Located about 60kms south of Mombasa and lying 400m above sea level Shimba Hills is one of the most underrated parks in the country.This park is famous for thick forest and large herds of elephants roaming freely.other wildlife easily sighted in the park include;buffaloes,sable antelopes,giraffes,duikers,bushbucks and ostriches.
Other attractions include Mwaluganje elephant sanctuary.
Mombasa is Kenya's second largest city and one of the oldest settlements in the country with rich history and culture.Mombasa island is connected to the mainland by two causeways to the west, a bridge to the north and a ferry to the south however getting around the island is pretty easy.
Hundreds of kilometres of beautiful sandy beaches that fringe the low lying coastal strip are backed by dunes and coconut palms traversed by scores of streams and rivers.
Main attraction include:
Constructed in 1593 by the Portuguese, the fort which acted as a look out for potential invaders of the island and a harbour for Portuguese settlers.The island saw a lot of invasions from Omani Arabs and the sultans from Zanzibar which saw the fort taken over in 1631 in a popular revolt which saw the killing of all remaining Portuguese.the takeover didn't last long for the sultan and the Portuguese took over the fort again.
Many more ships french and British ships began to dock and the interest for the island grew year by year.
Mombasa's old town however isn't that old as the name suggest.most buildings date from the early 19th century but the foundations and styles of construction is borrowed from the ancient Zanzibar architecture.the narrow Allys and streets distinguish the town from the rest of the city.
This is large 13th to 14the century Swahili settlements was apparently unknown to the Portuguese despite their presence only 15 kms away in malindi during their occupation of the coastal strip for nearly 100 years.
This is a mixture of settlements in a forest which is unique and intriguing at the same time.it is argued that the remains of the early settlers were the oromo tribe but that is still a subject to debate up to date.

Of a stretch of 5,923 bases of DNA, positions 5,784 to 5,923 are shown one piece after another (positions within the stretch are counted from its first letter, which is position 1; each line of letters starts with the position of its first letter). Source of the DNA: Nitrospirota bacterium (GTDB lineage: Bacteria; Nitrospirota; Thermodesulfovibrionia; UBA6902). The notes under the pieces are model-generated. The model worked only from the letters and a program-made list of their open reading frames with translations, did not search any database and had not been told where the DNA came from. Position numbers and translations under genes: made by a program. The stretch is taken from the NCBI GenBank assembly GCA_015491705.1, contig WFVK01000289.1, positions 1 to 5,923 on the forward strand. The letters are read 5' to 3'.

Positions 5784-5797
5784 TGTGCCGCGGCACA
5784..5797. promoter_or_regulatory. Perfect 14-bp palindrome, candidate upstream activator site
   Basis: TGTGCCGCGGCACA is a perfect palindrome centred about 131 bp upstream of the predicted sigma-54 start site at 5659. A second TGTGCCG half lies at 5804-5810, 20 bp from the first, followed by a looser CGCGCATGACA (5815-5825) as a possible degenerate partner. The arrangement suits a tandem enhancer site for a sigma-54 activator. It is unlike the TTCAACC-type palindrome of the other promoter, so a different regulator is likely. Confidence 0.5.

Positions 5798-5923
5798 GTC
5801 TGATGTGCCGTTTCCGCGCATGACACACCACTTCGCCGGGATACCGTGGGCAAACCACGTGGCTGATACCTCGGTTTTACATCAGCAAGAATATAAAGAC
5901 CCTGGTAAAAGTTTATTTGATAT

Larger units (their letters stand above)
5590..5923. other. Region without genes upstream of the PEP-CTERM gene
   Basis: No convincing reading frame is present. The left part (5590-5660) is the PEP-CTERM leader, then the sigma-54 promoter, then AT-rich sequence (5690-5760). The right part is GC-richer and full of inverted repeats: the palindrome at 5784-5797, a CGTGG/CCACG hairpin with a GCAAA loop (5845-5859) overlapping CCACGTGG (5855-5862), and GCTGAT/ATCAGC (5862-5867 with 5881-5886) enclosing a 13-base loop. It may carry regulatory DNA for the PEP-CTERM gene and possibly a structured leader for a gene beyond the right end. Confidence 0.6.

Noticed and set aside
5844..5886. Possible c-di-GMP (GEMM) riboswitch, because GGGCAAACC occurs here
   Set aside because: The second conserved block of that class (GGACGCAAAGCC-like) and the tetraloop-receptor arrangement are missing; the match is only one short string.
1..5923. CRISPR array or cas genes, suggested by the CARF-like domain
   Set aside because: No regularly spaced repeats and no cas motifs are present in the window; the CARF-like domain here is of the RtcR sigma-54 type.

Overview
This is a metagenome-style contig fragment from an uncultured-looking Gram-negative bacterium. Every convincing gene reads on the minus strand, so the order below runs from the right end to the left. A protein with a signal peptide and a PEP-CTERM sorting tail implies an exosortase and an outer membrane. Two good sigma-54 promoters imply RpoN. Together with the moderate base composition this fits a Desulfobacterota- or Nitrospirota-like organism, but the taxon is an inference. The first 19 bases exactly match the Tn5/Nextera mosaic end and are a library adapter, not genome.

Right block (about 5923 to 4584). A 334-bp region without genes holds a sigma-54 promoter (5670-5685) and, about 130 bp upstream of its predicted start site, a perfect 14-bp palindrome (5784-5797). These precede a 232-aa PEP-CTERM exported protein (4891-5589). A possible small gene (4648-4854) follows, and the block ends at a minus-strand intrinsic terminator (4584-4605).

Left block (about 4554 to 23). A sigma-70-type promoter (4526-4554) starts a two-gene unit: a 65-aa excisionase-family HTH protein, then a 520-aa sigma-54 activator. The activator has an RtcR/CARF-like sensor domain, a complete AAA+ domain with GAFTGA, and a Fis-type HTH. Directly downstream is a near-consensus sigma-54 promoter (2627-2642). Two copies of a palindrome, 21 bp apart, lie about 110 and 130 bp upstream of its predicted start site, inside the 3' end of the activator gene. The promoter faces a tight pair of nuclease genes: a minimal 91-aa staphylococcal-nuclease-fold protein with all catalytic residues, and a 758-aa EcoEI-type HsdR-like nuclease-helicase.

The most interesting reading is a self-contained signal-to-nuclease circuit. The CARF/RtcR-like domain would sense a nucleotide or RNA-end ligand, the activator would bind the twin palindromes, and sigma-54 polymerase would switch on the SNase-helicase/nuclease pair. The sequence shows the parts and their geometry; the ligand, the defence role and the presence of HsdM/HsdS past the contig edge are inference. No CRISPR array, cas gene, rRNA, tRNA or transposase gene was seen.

Gedi is one of Kenya's great unknown treasures, a wonderful lost city lying in the depths of the great Arabuko Sokoke forest. It is also a place of great mystery, an archaeological puzzle that continues to engender debate among historians. To this day, despite extensive research and exploration, nobody is really sure what happened to the town of Gedi and its peoples. This once great civilization was a powerful and complex Swahili settlement with a population of over 2500, built during the 13th century. The ruins of Gedi include many houses, mansions, mosques and elaborate tombs and cemeteries. Despite the size and complexity of this large (at least 45 acre) settlement, it is never mentioned in any historic writings or local recorded history. The nearby Portuguese settlement at Malindi seems to have had no contact with, or even known of the existence of Gedi. The town has all the appearances of a trading outpost, yet its position, deep in a forest and away from the sea makes it an unlikely trading centre. What was Gedi trading, and with whom? But the greatest of all of Gedi's mysteries was its sudden and inexplicable desertion in the 17th century. The entire town was suddenly abandoned by all of its residents, leaving it to ruination in the forest. There are no signs of battle, plague, disturbance or any cause for this sudden desertion. One current theory is that the town was threatened by the approach of the Galla, an inland tribe known to be outwardly hostile at that time, and that the townspeople fled ahead of their arrival. Yet once again, local recorded history fails to mention any such large scale evacuation at this time. No written account of either the rise or sudden fall of Gedi was ever made. The ghostly ruins of Gedi lay within the forest that has overgrown and consumed the town. They had become a part of local folklore, regarded as a sinister lair of malevolent spirits, until archaeologists began to uncover the site in the 20th century. It was gazetted in 1948. Today there is an excellent museum and well trained guides on hand to take visitors through the ruins. Gedi remains a mysterious and atmospheric place to visit. The pillars and stone walls, ruined mosques and tombs now lie among stands of trees. The stone floors are thick with leaves, and giant shrews scuttle through the deserted houses while birds and butterflies drift through the air. Wandering through Gedi is an ideal way to spend a morning or afternoon, lost among the secrets of the past.
This is arguable the largest patch of indigenous coastal forest in East Africa.Over 400sq kms of heavily forested area ready for exploration.
The forest is reffered to as IBA (important bird area) in Kenya for its abundant bird life and also home various species of monkeys.